Wish You Were Here
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Diana and her boyfriend, Finn, are planning a dream vacation to the Galapagos, but their plans are sidelined when COVID hits New York right before they leave. Finn, a surgical resident, has to stay, but he insists Diana take the trip. She makes it to the island just as the world shuts down. Stranded for months, she gets only spotty updates about the horrors Finn and others are facing as the virus ravages thousands. On the island, she forms a bond with a teen girl, her father, and her grandmother–one that has her rethinking the entire course of her life.
I’ve seen many readers say that it’s too soon for a COVID novel, but I think Picoult’s comes at just the right time. It’s not the story you think it is, and it succeeds in bringing close so many different aspects of this virus. It’s exactly the empathy-building book we need right now and I loved it.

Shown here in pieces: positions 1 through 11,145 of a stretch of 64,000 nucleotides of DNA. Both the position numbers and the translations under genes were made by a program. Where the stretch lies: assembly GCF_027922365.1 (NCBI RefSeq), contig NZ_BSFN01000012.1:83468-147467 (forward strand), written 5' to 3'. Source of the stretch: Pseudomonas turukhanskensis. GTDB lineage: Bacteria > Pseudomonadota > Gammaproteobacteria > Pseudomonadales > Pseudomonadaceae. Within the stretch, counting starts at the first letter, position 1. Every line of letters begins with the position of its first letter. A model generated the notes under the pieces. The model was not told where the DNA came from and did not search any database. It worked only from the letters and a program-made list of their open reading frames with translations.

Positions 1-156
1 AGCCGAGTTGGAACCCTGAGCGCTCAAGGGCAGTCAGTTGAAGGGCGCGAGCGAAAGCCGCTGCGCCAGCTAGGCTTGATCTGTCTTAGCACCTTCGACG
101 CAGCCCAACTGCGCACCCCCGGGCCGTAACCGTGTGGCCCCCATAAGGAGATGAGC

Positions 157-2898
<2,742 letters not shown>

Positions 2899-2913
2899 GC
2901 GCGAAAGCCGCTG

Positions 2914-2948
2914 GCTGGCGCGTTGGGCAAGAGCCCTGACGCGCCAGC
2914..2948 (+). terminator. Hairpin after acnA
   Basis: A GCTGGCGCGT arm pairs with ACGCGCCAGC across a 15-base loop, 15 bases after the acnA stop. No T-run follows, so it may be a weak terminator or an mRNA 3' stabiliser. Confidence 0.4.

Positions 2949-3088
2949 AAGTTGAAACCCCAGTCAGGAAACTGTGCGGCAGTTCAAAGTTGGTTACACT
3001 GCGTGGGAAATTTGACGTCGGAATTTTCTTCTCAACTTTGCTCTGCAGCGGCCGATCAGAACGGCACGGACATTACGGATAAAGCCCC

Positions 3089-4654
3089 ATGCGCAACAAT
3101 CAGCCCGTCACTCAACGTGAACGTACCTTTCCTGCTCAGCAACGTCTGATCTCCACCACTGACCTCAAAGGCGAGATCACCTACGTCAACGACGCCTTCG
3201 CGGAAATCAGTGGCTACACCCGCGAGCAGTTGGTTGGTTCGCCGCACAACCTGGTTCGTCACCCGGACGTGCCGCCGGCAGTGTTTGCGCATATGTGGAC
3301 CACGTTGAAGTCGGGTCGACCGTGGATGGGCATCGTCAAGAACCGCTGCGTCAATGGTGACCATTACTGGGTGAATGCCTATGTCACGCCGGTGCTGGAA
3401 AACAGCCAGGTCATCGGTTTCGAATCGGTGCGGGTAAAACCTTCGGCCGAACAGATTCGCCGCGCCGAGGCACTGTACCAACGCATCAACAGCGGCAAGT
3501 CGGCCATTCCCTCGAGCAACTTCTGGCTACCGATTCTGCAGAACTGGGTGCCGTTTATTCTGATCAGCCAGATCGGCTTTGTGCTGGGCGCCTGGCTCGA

Diana O’Toole is perfectly on track. She will be married by thirty, done having kids by thirty-five, and move out to the New York City suburbs, all while climbing the professional ladder in the cutthroat art auction world. She’s an associate specialist at Sotheby’s now, but her boss has hinted at a promotion if she can close a deal with a high-profile client. She’s not engaged just yet, but she knows her boyfriend, Finn, a surgical resident, is about to propose on their romantic getaway to the Gal�pagos–days before her thirtieth birthday. Right on time. But then a virus that felt worlds away has appeared in the city, and on the eve of their departure, Finn breaks the news: It’s all hands on deck at the hospital. He has to stay behind. You should still go, he assures her, since it would be a shame for all of their nonrefundable trip to go to waste. And so, reluctantly, she goes. Almost immediately, Diana’s dream vacation goes awry. Her luggage is lost, the Wi-Fi is nearly nonexistent, and the hotel they’d booked is shut down due to the pandemic. In fact, the whole island is now under quarantine, and she is stranded until the borders reopen. Completely isolated, she must venture beyond her comfort zone. Slowly, she carves out a connection with a local family when a teenager with a secret opens up to Diana, despite her father’s suspicion of outsiders. In the Galapagos Islands, where Darwin’s theory of evolution by natural selection was formed, Diana finds herself examining her relationships, her choices, and herself–and wondering if when she goes home, she too will have evolved into someone completely different.